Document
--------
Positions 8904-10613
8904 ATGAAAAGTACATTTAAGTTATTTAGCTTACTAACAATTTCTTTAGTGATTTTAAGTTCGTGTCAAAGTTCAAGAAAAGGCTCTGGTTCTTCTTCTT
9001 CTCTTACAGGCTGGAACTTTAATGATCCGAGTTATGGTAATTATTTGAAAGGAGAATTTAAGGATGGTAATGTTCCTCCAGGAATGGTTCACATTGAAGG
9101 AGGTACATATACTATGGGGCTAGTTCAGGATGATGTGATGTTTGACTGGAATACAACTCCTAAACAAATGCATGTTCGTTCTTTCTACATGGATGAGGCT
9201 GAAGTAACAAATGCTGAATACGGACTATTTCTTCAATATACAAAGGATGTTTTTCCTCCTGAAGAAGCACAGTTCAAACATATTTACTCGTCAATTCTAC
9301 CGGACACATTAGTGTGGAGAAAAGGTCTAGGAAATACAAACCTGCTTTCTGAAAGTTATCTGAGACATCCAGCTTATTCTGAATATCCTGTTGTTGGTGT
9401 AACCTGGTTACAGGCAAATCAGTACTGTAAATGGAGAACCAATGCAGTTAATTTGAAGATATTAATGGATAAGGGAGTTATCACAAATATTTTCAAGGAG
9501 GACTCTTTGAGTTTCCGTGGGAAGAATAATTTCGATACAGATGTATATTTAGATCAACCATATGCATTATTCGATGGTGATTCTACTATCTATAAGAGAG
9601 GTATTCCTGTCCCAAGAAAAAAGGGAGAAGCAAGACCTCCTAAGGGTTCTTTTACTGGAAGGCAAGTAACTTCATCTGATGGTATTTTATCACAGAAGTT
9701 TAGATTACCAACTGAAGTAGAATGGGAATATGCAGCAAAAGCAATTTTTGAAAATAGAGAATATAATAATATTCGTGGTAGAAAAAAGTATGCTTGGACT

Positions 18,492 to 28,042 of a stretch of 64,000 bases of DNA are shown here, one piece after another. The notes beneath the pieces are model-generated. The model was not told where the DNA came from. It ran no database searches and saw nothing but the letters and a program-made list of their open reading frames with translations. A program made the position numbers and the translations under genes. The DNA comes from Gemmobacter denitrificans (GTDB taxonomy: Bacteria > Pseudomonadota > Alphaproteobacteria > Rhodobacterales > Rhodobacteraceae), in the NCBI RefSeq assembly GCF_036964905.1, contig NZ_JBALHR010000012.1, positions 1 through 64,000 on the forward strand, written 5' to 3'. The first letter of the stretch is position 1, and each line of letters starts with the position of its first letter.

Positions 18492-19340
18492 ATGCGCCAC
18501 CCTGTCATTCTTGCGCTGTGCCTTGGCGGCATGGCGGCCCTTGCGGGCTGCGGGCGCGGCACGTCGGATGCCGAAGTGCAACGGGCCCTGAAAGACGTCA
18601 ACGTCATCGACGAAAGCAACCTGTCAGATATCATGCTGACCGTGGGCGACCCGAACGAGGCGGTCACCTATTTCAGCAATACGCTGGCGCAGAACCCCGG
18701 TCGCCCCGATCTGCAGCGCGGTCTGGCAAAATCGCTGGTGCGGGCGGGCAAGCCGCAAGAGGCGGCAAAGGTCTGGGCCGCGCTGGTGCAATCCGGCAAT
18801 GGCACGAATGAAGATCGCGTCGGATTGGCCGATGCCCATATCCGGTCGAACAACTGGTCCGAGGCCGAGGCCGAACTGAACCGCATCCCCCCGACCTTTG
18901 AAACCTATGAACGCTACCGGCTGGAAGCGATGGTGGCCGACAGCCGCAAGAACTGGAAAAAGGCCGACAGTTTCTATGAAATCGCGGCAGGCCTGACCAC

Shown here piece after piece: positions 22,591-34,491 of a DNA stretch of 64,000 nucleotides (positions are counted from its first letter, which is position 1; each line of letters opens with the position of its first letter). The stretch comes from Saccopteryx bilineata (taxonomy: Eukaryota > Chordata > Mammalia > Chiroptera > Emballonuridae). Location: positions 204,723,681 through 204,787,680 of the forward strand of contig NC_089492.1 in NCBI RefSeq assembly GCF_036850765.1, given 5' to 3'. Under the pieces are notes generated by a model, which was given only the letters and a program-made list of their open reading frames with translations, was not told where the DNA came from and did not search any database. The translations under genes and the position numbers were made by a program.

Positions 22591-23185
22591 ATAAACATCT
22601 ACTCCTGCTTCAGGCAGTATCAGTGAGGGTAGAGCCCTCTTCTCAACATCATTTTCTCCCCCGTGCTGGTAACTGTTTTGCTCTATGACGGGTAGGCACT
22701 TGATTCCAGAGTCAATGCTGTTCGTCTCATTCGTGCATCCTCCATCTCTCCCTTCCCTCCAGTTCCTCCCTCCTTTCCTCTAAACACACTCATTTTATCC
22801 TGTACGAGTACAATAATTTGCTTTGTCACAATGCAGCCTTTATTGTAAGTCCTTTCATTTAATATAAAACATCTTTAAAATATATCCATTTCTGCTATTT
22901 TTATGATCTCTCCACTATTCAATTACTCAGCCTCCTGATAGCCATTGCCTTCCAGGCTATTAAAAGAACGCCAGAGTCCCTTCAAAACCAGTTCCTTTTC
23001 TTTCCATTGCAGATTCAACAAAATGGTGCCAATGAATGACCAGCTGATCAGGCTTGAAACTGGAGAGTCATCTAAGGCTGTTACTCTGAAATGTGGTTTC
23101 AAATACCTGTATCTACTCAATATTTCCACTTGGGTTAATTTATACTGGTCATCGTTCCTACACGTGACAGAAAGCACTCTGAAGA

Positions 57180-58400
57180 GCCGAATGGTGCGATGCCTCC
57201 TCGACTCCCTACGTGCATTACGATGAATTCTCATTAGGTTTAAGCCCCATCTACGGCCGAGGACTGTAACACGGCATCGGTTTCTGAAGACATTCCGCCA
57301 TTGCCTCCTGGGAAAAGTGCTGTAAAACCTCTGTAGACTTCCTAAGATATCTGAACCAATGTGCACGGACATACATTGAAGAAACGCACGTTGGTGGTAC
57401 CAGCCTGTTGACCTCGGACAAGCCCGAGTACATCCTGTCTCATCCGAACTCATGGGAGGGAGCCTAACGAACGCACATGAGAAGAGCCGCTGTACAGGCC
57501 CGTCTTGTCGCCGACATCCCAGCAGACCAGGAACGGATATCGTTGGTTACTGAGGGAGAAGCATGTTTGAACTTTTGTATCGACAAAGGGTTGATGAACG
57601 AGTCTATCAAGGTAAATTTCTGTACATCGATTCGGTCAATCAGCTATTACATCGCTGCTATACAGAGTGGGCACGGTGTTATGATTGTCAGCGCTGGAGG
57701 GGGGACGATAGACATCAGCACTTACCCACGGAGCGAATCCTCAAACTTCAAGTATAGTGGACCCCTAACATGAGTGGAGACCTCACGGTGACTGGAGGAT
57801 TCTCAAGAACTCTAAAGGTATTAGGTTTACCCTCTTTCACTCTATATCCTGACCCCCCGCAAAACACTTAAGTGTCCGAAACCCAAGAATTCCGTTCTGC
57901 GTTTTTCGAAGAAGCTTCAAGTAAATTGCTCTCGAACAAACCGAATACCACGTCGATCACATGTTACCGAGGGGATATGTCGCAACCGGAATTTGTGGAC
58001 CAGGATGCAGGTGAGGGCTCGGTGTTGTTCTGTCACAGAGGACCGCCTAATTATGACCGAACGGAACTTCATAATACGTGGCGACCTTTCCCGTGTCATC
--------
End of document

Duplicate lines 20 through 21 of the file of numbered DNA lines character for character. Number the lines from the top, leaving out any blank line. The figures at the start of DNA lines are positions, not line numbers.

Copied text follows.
Positions 22591-23185
22591 ATAAACATCT